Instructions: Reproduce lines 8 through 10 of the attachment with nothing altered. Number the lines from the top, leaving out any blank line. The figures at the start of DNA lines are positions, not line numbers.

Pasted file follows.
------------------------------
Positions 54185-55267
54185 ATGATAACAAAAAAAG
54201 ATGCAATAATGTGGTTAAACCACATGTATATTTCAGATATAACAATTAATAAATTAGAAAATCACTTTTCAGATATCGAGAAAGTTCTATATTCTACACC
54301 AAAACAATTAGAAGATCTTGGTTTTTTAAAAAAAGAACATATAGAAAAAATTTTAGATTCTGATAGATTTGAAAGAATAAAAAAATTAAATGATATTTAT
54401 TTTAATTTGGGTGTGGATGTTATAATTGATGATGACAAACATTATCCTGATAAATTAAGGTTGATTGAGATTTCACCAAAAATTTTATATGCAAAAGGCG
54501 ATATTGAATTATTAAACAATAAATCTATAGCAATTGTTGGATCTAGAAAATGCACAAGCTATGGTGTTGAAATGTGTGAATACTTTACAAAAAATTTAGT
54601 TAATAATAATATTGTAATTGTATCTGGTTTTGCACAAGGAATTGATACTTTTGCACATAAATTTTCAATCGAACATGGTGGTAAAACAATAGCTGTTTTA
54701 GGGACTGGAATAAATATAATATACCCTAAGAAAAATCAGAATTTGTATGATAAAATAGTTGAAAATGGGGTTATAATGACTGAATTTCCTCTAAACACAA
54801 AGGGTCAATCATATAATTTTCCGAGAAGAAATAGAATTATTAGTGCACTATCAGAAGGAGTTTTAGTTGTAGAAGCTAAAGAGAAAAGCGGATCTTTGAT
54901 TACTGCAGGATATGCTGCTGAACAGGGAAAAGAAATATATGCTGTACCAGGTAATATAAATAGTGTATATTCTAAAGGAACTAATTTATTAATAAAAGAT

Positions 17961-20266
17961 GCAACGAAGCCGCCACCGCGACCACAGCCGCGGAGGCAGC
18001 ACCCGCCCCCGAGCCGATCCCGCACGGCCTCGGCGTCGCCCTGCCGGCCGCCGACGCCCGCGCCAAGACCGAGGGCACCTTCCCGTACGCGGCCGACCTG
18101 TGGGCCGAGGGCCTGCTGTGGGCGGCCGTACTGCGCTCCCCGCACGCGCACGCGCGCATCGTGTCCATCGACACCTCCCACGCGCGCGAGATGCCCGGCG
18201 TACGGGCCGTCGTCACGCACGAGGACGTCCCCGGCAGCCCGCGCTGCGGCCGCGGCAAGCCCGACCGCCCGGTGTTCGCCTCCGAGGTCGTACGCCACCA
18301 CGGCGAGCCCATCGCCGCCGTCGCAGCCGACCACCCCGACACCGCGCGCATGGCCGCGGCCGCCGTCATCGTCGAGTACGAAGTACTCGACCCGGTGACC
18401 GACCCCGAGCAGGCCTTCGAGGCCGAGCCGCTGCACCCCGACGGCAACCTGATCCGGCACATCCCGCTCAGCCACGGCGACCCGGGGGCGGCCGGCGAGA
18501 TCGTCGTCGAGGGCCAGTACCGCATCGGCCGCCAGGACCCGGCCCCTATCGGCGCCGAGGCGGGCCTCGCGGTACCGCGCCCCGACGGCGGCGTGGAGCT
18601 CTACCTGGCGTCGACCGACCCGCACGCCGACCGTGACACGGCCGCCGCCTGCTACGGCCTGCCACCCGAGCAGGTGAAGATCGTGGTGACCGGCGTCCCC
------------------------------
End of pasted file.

54701 GGGACTGGAATAAATATAATATACCCTAAGAAAAATCAGAATTTGTATGATAAAATAGTTGAAAATGGGGTTATAATGACTGAATTTCCTCTAAACACAA
54801 AGGGTCAATCATATAATTTTCCGAGAAGAAATAGAATTATTAGTGCACTATCAGAAGGAGTTTTAGTTGTAGAAGCTAAAGAGAAAAGCGGATCTTTGAT
54901 TACTGCAGGATATGCTGCTGAACAGGGAAAAGAAATATATGCTGTACCAGGTAATATAAATAGTGTATATTCTAAAGGAACTAATTTATTAATAAAAGAT